Big Area Additive Manufacturing (BAAM), a large-scale 3D printing technology developed by Oak Ridge National Laboratory’s Manufacturing Demonstration Facility and Cincinnati Inc., was used to fabricate a 34’ catamaran boat hull mold. The goal of this project was to explore the feasibility of using BAAM to directly manufacture the mold without the need for thick coatings. The catamaran boat hull mold was designed with an additional 0.15” thickness of material on the mold surfaces. After printing, the mold was immediately machined and assembled. Alliance MG, LLC (AMG), the industry partner of this project, experimented with mold release agents on the carbon-fiber reinforced acrylonitrile butadiene styrene (CF ABS) to verify that the material can be directly used as a mold. A steel subframe was manufactured to provide structural integrity. The mold was printed in twelve individual sections. Each section was about six feet long, and three sections were printed simultaneously in approximately twelve-hour builds. All mold sections were printed over a five-day period, and the total amount of material used was 5,500 pounds of CF ABS. The success of this project will significantly reduce the time and cost necessary for manufacturing large resin infusion molds using the BAAM process.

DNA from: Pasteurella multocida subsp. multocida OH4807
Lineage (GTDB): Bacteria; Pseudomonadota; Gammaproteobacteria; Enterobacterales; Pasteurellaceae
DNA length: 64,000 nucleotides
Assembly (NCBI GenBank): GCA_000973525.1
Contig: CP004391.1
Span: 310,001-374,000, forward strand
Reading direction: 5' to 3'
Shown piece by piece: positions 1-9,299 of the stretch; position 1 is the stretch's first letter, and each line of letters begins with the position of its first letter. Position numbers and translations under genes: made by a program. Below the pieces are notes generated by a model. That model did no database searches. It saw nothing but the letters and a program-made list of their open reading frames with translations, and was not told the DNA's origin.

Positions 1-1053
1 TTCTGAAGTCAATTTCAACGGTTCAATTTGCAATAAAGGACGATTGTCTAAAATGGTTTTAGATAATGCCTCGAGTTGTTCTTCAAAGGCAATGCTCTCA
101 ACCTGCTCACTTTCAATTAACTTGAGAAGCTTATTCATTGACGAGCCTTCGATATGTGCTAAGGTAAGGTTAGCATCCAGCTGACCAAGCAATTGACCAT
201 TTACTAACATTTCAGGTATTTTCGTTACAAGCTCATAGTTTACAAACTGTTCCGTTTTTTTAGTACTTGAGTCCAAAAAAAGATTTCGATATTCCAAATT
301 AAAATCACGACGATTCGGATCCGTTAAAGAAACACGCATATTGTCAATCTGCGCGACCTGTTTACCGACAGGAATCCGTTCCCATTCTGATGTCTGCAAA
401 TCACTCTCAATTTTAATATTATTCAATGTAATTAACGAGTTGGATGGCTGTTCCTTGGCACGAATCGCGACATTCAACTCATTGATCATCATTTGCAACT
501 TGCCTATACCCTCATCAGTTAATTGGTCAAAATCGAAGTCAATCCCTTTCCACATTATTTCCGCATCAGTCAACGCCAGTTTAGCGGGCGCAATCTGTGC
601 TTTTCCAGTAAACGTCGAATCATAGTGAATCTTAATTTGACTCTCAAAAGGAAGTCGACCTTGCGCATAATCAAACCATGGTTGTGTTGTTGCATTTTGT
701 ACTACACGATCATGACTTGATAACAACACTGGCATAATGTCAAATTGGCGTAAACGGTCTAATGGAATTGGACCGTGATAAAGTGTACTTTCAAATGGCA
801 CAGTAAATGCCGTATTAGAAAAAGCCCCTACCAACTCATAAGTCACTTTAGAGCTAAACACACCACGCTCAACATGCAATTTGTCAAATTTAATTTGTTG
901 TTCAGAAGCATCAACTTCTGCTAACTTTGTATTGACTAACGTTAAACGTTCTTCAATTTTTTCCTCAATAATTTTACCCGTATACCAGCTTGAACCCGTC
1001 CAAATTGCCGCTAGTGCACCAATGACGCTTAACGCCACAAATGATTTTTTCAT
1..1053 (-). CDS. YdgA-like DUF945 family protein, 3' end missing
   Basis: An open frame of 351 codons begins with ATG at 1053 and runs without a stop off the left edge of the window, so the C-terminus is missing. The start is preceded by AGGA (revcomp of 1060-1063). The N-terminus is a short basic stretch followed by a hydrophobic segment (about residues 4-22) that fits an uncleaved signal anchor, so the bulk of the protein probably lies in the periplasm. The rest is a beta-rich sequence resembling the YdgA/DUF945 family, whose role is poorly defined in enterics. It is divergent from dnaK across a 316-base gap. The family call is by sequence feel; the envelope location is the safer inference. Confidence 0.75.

- Define the basic Big Area Additive Manufacturing process.
- Understand the general process of additively manufacturing a boat hull mold from design to fabrication to machining to final assembly.
- Describe the advantages associated with additively manufacturing a mold that does not require costly coatings.